Our solar system is just one unthinkably massive gift that keeps on giving, right? The Sun protects our planet from interstellar plasma with its solar winds, Jupiter draws in potentially dangerous rogue asteroids, and there’s even water on Mars, which we may be able to drink one day. And while that’s all obviously awesome, we may soon be privy to a look at one of the solar system’s more tangibly valuable gifts, an asteroid made up almost entirely of metals worth, according to Bloomberg, $700 quintillion. Asterisk that value though, because we’ll mention a couple of caveats, which may or may not be the caveats you’re probably thinking of already.
It’s many billion times more valuable than all of the money in the world today. pic.twitter.com/ShIJseLmvb
— cosmic database 🧬 (@cosmicdatabase) November 18, 2019
If you haven’t heard of this immensely valuable massive asteroid, dubbed 16 Psyche, get ready to soon refer to it as
From a research standpoint, the most exciting aspect of 16 Psyche is probably the fact that it’s likely to be the unsheathed metal core of a former protoplanet. If that is indeed the case, that would mean two things: one, that we’d get the chance to explore a planet core for the first time ever and, two, we’d learn a lot more about Earth’s core in the process.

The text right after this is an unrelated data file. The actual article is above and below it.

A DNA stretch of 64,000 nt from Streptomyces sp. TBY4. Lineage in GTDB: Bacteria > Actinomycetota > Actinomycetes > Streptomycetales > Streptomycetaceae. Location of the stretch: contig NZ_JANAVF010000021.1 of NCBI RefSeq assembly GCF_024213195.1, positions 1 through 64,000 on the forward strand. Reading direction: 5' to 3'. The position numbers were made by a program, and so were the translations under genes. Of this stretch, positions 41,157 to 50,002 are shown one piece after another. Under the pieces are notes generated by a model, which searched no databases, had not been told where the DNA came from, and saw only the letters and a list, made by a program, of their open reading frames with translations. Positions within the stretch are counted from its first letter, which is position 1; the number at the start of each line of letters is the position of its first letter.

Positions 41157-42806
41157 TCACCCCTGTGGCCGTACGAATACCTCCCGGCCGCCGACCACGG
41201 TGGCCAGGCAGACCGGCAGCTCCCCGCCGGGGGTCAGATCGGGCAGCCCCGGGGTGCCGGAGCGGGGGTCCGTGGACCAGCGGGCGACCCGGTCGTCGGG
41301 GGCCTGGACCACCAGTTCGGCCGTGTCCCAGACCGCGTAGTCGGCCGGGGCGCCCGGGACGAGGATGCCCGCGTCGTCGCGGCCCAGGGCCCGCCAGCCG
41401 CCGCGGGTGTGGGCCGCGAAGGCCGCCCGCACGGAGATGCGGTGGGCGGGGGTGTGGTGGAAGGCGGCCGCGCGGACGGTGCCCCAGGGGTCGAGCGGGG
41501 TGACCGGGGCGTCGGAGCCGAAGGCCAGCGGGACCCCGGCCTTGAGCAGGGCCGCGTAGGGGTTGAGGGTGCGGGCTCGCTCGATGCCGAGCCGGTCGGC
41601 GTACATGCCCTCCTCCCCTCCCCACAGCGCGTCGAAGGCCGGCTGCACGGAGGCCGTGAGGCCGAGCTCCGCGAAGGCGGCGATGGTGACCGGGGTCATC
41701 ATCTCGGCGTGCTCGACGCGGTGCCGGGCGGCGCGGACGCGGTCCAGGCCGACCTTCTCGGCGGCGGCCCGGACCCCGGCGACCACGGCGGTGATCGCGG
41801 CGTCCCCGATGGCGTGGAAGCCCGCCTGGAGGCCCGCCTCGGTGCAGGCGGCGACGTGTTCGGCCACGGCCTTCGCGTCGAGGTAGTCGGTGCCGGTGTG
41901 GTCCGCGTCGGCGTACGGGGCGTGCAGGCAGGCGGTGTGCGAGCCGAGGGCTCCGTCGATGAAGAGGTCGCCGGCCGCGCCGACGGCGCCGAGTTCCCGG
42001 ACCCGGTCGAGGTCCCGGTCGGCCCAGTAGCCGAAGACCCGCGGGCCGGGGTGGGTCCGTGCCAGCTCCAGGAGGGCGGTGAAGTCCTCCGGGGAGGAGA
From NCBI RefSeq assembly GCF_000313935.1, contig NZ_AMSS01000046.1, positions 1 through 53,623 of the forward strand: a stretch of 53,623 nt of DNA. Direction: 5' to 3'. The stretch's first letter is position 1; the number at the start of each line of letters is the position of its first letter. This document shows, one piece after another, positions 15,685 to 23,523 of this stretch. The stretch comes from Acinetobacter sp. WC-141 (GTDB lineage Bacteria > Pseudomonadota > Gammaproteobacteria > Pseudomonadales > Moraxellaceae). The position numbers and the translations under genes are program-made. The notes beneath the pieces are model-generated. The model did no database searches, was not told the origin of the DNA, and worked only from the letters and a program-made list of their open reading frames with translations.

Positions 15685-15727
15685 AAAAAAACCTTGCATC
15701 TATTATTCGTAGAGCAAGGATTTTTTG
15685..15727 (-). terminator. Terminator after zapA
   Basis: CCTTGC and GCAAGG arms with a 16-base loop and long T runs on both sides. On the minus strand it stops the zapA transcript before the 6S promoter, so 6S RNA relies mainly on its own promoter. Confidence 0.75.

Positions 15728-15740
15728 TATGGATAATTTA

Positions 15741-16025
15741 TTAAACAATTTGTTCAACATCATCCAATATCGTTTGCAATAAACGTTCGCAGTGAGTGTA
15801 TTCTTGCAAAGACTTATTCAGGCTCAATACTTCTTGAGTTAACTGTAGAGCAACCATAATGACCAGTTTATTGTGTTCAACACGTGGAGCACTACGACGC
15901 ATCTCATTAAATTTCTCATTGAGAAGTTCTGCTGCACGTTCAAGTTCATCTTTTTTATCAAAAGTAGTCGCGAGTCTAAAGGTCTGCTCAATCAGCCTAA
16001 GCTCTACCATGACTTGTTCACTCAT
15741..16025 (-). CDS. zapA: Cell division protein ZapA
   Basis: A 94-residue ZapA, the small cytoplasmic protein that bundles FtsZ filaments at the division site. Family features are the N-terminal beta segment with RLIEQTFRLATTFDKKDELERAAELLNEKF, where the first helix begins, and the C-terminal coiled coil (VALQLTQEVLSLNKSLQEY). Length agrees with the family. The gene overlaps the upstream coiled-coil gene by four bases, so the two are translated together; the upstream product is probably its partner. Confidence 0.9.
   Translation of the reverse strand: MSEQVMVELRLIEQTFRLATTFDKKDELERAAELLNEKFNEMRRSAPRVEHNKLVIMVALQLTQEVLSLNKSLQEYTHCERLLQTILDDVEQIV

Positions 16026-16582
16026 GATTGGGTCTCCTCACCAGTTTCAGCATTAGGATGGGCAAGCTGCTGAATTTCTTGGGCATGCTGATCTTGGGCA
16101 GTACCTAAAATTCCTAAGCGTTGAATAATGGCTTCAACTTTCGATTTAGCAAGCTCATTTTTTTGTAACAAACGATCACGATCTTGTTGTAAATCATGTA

In terms of figuring out whether 16 Psyche is indeed a former protoplanet’s core, and if so, how it lost its rocky mantle and crusts, that literal mission has been tossed to a team over at NASA (thank Hubble). The Psyche mission, discussed in the clip below, aims to send a probe to 16 Psyche, leaving Earth in 2022 and arriving in 2026—the transit time will take years because its about 244,128,585 miles from Earth.
Now for the caveats regarding the asteroid’s value. First of all, mining a metal asteroid that’s flinging around in the asteroid belt, a few hundred million miles away from Earth, would be anything but easy. In fact if 16 Psyche proves anything it’s that some things in space are extremely hard (sorry we had to pun it up there). On top of the difficulty of retrieving 16 Psyche to bring back to Earth, there’s also the issue of how market economics work. If there were suddenly tons more of any valuable metal here on Earth, would said metal still be worth as much? Probably not. But developing a better understanding of how planetary cores work, especially by seeing one up close and personal, that’s priceless.
What do you think of 16 Psyche and its potential to make you a billionaire? Do you think retrieving an asteroid like this could greatly benefit humanity, or is retrieval so difficult to execute, it shouldn’t even be attempted? Give us your ultra-valuable thoughts in the comments!